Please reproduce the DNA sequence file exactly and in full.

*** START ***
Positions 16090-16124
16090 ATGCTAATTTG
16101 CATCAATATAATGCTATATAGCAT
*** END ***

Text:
Positions 16090-16124
16090 ATGCTAATTTG
16101 CATCAATATAATGCTATATAGCAT